An honours list that is indisputably problematic
Perhaps it is fortunate that former classical scholar Boris Johnson never took much interest in equestrianism because – on the evidence of his rumoured resignation honours list – he might have found it amusing to make his horse a consul, in a satisfying echo of Caligula, with whom the former prime minister has so much in common.
Almost as absurd is his reported wish to make his father, Stanley, a knight of the realm. If the allegations about Mr Johnson senior’s private behaviour are anything to go by, he is an unsuitable candidate to be presented to the King as a paragon of chivalry, a perfect gentle knight worthy of such an honour. On his merits, Mr Johnson would be unlikely to see much preferment. A long record as an occasionally eccentric environmentalist, a few years in the European parliament, and some writing don’t really amount to a large enough hill of beans to justify the title of “Sir Stanley”.
Margaret Thatcher and Theresa May gave their spouses a hereditary baronetcy and a knighthood respectively, but at least Denis and Phillip had shared in the burdens of power. Stanley Johnson has not. His principal contribution to public life was to
father Alexander Boris de Pfeffel Johnson, which has proved something of a mixed blessing to national life. Some might feel Stanley Johnson should be liable for reparations.
Plainly, Mr Johnson’s latest, and final, honours list is proving problematic for all sorts of reasons. It is unusually large – some 100 names, not all of them sharing the family DNA – and contains some names that are controversial. Two unusually young and inexperienced nominees for the Lords worked for Mr Johnson in No 10, which is hardly a reason to suppose they bring any great specialised knowledge or expertise to the upper house; and neither have they made much contribution to, say, the arts, entertainment, medicine or charity.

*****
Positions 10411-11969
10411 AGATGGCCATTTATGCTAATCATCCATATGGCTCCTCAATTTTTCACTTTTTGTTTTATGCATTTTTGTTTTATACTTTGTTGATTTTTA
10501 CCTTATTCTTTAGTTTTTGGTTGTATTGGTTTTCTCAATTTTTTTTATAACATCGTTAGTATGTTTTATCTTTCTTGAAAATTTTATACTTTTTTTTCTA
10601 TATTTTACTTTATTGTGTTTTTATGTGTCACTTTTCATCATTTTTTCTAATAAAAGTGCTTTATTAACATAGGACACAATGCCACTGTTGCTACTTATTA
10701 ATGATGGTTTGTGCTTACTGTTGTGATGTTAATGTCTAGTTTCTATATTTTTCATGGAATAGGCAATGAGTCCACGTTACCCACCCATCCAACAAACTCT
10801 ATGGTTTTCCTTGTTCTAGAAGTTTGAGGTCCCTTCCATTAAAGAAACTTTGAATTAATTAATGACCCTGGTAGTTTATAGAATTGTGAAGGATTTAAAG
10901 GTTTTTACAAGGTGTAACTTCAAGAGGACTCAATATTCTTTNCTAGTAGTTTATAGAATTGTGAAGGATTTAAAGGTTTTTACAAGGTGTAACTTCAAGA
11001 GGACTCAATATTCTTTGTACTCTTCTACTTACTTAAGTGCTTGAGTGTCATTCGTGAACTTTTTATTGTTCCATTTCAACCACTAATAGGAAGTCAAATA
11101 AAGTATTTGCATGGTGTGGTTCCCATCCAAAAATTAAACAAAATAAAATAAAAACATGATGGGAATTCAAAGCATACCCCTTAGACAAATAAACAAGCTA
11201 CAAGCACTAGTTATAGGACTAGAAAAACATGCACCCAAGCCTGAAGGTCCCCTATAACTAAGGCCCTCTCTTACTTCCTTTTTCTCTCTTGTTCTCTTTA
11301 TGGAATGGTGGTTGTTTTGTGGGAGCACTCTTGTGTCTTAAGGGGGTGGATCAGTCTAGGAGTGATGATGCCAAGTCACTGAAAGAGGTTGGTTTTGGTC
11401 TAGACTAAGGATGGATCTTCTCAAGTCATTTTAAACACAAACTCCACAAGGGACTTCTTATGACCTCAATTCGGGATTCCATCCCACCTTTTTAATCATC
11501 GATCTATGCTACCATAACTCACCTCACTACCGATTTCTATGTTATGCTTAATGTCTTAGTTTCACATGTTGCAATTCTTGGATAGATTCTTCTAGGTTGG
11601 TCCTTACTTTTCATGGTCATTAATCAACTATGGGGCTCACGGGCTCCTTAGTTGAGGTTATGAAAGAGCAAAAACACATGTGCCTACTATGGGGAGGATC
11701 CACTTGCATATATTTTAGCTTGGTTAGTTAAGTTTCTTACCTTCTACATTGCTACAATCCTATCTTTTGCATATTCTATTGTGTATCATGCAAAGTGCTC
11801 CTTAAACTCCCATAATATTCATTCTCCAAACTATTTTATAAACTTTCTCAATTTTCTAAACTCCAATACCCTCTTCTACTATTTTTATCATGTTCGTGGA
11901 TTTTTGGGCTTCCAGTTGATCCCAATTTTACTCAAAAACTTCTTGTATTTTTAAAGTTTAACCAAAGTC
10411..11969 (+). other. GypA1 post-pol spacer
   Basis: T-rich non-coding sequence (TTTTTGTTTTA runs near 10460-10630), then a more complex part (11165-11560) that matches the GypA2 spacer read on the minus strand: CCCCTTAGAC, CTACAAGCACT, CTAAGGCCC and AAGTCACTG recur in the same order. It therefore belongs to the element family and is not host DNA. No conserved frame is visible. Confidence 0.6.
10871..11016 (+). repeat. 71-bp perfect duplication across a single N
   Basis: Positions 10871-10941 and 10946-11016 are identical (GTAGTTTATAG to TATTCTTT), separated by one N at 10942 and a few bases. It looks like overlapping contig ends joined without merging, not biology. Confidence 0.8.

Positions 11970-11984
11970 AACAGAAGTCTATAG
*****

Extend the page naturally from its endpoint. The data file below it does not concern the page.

Then there are the rumoured political nominees seeking passage to the Elysian Fields of the house of peers – Nadine Dorries, Alister Jack, Alok Sharma and Nigel Adams. It’s routine for former ministers and cabinet ministers such as these to go to the Lords but their elevation has been unusually delayed, possibly until the end of the parliament. This is uncharted constitutional territory, as they would, presumably, be nominated to the palace by Rishi Sunak, rather than the personal recommendation of Mr Johnson, as is the convention. Thus, Mr Sunak would be responsible for these and possibly other more controversial appointments that he might not be happy with.
On the other hand, Mr Sunak can ill-afford the four parliamentary by-elections that would follow their elevation to the peerage now, all of which might quite conceivably be lost. Mr Sunak’s majority, inherited from Mr Johnson’s freakish general election in 2019, still looks large on paper, but such is the party’s factionalism that he cannot spare a single Commons vote. Mr Johnson’s proposed honours aren’t the first to visit puzzlement and outrage upon the system. Tony Blair was questioned as a witness by the Metropolitan Police during the “cash for honours” affair in 2006, and again in 2007. The infamous “lavender list” drawn up by Harold Wilson and his political secretary in 1976, drafted on scented pastel notepaper, contained names that had done remarkably little for socialism, and one new life peer who was to end up in jail.
Further back, David Lloyd George was so blatant in the sale of honours that he employed a broker, and they carried a price list, and one with a remarkably contemporary feel. In today’s money, about half a million pounds for a knighthood, £2m for a baronetcy, and peerages starting at about £3m for an “entry level” hereditary peerage or barony – getting to be a viscount or marquess would be a more costly and elaborate affair. In the more distant past, ennoblement accompanied adultery with a monarch.
The honours system has been cleaned up over the centuries but each generation brings its own abuses and its own innovative links to political funding. Though it might not be the most pressing property for this or the next government, there is a strong case for further reform and fresh legislation that updates laws dating back to 1921 and 1886.
Passing a law against nepotism would be no easy thing – there remain many hereditary peers in the upper chamber, and a few dynasties in the Commons – but, as with other important institutions, the public has to have at least some confidence that honours have a discernible link with merit.
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